Other highly rated receivers include Florida State’s junior Keon Coleman, Ohio State's junior Emeka Egbuka, and Texas’ Xavier Worthy. Despite blowing all three of these projected first rounders out of the water in terms of production, Washington is still not in the media’s conversation as a top receiver in the draft class. However, looking at the Cavalier’s statistics suggest that he should be well within the dialogue, both as a college player and an NFL prospect.

Out of the seven other top receivers mentioned, four average between 17-18 yards per catch. Washington only averages 13 yards per catch, which is similar to the other three. However, a consideration must be made that other teams had more receiving options than Virginia. The second-best receiving option for Virginia was junior wide receiver Malachi Fields with 811 receiving yards and 5 touchdowns. While that creates a great 1-2 option at receiver for Virginia, that is it for Virginia’s receiving options. The next-best producer in receiving yards only finished with 176 yards, and that player was listed as a running back.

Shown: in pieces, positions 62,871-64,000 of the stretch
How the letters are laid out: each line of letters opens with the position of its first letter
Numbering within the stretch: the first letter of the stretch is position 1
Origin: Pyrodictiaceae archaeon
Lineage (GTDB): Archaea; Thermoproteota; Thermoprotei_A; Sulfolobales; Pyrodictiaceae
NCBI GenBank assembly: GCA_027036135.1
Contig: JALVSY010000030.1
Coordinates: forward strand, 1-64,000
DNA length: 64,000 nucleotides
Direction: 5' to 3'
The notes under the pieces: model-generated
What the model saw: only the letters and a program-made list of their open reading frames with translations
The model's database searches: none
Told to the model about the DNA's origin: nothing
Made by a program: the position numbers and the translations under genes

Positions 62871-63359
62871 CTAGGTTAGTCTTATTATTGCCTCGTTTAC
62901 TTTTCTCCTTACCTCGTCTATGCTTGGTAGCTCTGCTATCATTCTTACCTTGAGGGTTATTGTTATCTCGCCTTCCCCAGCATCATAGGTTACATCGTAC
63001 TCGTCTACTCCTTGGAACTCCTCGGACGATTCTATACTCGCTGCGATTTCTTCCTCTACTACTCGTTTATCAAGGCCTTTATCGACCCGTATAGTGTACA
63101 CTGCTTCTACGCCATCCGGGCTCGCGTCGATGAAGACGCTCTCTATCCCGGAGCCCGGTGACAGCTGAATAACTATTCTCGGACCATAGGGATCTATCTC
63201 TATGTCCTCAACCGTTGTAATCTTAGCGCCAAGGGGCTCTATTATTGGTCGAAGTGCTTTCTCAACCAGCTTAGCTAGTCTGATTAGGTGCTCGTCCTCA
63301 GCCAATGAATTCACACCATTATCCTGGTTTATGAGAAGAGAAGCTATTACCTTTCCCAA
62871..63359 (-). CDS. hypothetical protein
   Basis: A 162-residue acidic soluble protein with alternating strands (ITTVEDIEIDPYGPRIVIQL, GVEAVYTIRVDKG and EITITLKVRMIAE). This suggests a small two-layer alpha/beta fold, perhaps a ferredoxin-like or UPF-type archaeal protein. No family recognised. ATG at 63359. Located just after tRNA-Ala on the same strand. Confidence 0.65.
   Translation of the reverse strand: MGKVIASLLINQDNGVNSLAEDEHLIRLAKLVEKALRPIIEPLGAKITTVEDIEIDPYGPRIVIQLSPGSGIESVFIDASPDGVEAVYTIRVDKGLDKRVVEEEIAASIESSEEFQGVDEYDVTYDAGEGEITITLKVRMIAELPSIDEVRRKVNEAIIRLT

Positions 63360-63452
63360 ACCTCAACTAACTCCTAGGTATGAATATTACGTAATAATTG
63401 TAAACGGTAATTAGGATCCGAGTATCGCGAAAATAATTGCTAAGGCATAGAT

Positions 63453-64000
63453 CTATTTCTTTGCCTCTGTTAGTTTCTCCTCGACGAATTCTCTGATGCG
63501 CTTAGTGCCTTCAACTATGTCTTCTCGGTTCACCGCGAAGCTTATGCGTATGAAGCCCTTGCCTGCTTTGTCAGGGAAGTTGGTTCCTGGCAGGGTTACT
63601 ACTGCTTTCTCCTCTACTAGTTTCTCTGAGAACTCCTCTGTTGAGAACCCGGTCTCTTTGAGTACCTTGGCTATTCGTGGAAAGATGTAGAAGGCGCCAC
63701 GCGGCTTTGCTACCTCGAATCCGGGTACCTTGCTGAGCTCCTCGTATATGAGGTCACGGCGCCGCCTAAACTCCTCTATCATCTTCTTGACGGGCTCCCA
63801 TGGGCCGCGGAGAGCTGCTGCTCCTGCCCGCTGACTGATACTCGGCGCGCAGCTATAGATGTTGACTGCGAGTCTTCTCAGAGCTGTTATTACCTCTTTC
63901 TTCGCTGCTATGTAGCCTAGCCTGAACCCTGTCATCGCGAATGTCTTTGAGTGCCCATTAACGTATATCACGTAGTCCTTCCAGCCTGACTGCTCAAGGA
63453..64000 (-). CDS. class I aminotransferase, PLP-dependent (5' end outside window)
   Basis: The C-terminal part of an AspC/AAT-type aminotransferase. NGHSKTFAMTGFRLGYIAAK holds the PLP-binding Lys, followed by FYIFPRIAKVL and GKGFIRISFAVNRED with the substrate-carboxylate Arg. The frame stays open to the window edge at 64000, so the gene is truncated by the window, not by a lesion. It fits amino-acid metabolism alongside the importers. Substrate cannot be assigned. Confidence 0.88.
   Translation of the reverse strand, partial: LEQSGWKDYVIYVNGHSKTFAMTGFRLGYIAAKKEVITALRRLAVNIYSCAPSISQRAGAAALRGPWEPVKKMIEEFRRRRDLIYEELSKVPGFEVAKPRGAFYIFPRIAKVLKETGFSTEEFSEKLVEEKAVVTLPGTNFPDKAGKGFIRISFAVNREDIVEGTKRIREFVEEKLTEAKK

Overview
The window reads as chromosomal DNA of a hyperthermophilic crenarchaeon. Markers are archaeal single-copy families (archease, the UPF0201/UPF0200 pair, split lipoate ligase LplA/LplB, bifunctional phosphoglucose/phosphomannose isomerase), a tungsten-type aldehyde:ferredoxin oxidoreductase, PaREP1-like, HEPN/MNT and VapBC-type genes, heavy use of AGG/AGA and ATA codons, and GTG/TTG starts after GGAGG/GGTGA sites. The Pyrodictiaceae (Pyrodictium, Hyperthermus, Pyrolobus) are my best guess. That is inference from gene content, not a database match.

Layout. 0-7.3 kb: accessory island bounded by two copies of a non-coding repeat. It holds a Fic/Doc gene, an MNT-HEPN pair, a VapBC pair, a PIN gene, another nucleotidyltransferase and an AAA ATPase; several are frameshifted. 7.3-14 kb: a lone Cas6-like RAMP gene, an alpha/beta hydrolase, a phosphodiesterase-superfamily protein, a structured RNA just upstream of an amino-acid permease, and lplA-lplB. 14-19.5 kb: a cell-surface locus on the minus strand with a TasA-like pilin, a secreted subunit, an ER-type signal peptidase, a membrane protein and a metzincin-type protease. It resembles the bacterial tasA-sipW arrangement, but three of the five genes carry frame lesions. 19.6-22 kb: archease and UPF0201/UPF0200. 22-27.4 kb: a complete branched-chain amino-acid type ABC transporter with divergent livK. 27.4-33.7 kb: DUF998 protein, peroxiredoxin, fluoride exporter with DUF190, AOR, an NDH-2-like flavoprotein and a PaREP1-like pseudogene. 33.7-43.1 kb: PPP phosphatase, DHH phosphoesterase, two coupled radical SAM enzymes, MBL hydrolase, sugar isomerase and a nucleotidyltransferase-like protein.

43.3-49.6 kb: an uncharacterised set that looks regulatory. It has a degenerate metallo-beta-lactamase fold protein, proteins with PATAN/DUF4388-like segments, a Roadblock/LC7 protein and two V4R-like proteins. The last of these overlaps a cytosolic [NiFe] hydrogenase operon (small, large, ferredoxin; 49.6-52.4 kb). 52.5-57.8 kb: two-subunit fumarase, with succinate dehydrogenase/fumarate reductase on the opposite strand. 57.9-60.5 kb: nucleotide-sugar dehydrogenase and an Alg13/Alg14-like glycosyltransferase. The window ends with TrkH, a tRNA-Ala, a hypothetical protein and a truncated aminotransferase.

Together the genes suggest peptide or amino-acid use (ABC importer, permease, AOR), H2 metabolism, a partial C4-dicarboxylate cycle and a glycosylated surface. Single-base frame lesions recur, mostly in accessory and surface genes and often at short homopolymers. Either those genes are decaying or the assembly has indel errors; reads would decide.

As a contrast to Virginia’s offensive skill production struggles, the other top receivers in the nation were accompanied by a better supporting cast. Every team except Oregon of the receivers mentioned had their third leading receiver finish with at least 450 yards, and even the Ducks had at least six of their players finish with 380 receiving yards or more. Virginia also had a drastically less effective run game, ending the season ranked 106th out of 130 FBS teams in total rushing yards.